Renovating a personal page

It’s a funny feeling to renovate a personal website one has not touched in years.

I wrote the first version of this website on a spring day of 2015. I was called for jury duty, so I showed up to the courtroom for the day but, in the end, I was not picked to be part of those who decide about justice. However, since I did not have an internet connection on my laptop, I killed the time by making my website (90% of the visual design was decided on that day).

Thanks to the SEO gods, it it has steady, if ephemeral visitors. The strange thing about online visitors is that you cannot see them, except through an analytics dashboard. So, on one side, it feels like a somewhat professional display, as people here about me, google me, and end up on the landing page. On the other side, it feels like a diary in public, as I used it to convey quirky messages, love letters and various toy projects I made throughout the years.

The motivation for renovation stemmed from the impression that it was getting outdated, and was definitely bloated. The original version had a custom NodeJS script to serve all assets, and was doing template rendering in PugJS1. Coming back from a conference where we talked a lot about the limits to digital technologies, this setup absolutely felt like it was very wasteful. Is it then ironic that I switched one cobbling of frameworks for another framework (svelte)? It might be more efficient in the current version (building static HTML files), but unfortunately, it’s also less readable since all the javascript gets heavily minified/uglified. The compromise to this loss of inspectability made me think that I could made the source code directly available on a repo, rather than relying on the files to be self-explanatory. But having a public repo brought more questions, of a different nature.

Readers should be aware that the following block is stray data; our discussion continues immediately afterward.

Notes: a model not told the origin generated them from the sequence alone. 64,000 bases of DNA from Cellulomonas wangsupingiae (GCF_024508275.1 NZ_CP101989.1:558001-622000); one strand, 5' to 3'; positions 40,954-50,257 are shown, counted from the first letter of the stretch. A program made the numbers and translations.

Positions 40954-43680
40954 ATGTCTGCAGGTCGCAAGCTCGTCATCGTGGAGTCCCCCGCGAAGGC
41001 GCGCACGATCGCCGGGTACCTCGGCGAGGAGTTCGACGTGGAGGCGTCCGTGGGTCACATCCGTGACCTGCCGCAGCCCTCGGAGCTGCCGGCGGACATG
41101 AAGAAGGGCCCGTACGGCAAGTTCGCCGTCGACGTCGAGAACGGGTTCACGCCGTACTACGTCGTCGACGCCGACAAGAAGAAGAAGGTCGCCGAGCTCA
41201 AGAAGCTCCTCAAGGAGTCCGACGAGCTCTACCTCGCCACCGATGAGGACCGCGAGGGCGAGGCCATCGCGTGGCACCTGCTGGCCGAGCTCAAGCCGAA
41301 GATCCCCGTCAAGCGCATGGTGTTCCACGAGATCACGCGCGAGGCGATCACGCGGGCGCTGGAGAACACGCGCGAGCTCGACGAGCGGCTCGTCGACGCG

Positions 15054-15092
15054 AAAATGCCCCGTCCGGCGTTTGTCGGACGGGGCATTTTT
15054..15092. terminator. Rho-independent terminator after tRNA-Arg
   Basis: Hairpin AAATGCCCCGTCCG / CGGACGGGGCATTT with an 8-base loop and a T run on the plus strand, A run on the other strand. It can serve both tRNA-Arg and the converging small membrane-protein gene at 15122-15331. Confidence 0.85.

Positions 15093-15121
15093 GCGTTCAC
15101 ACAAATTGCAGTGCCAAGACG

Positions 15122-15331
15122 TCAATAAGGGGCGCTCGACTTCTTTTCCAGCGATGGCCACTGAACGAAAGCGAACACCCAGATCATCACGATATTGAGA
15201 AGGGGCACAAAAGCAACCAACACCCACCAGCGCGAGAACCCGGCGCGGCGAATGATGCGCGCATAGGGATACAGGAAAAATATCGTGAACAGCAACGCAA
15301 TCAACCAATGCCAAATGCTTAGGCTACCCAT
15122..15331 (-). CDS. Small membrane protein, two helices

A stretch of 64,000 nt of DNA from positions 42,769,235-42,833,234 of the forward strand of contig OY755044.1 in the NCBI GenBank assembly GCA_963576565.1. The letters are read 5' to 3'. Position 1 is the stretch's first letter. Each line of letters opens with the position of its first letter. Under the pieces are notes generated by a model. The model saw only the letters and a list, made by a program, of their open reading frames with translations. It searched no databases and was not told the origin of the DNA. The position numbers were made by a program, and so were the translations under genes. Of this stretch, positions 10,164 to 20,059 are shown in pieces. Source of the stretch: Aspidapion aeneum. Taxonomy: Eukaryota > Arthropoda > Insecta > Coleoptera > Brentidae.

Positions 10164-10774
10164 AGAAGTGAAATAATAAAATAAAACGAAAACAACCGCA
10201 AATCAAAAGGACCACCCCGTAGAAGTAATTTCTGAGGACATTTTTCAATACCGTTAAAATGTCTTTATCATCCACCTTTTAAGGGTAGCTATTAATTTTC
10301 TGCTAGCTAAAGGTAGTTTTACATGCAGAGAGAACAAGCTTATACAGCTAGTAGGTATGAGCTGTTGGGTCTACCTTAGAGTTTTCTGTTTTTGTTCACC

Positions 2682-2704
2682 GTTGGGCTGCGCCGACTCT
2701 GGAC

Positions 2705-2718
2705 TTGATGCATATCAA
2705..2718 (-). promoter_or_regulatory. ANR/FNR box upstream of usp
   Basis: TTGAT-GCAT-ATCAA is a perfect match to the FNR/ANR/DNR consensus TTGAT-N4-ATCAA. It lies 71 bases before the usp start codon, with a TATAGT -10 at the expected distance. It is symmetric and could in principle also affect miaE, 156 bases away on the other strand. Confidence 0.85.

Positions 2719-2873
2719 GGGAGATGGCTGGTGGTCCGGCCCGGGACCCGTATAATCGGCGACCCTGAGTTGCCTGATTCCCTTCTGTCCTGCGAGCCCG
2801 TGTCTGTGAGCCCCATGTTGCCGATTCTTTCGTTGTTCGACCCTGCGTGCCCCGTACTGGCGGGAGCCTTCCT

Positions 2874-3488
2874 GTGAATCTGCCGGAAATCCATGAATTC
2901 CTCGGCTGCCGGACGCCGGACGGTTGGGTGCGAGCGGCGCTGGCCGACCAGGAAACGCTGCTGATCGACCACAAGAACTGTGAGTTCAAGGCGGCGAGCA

Renovating this website, this ambivalence between personal and public (rather than private, since private sounds to me like more of a display mechanism rather than an emotional load, at least within digital environments). Indeed, framing it as a personal website inadvertently ushers in the question of who I am as a person, and whether it’s possible to represent it all at once.

Using the word renovating also allows me to bypass the question of cleaning, which sounds a little too discriminatory, implying there are things that are dirty and need to be gotten rid of. It is setting an implicit standard, veering slightly towards a more LinkedIn version of this page. Particularly for projects, I was wondering how to draw a distinction between those that are of a certain significance, and those that are not. I thought about featured/normal, serious/toy, main/sub, until I settled on the ongoing/archive, as the temporal dimension is something we can never escape, and that everyone has an understanding of.

It definitely made me feel a bit nostalgic for a while (perhaps it was also because I was doing it at night, alone, conditions through feelings flow best). Browsing through both projects and structure seemed like sifting through past lives, through possibilities and realizations, ideas drafted and technologies tried out, a weird kind of maintainer’s anamnesis.

I wonder what is the other side’s perception.

  1. a somewhat cute reminder of my technical skills at the time ↩︎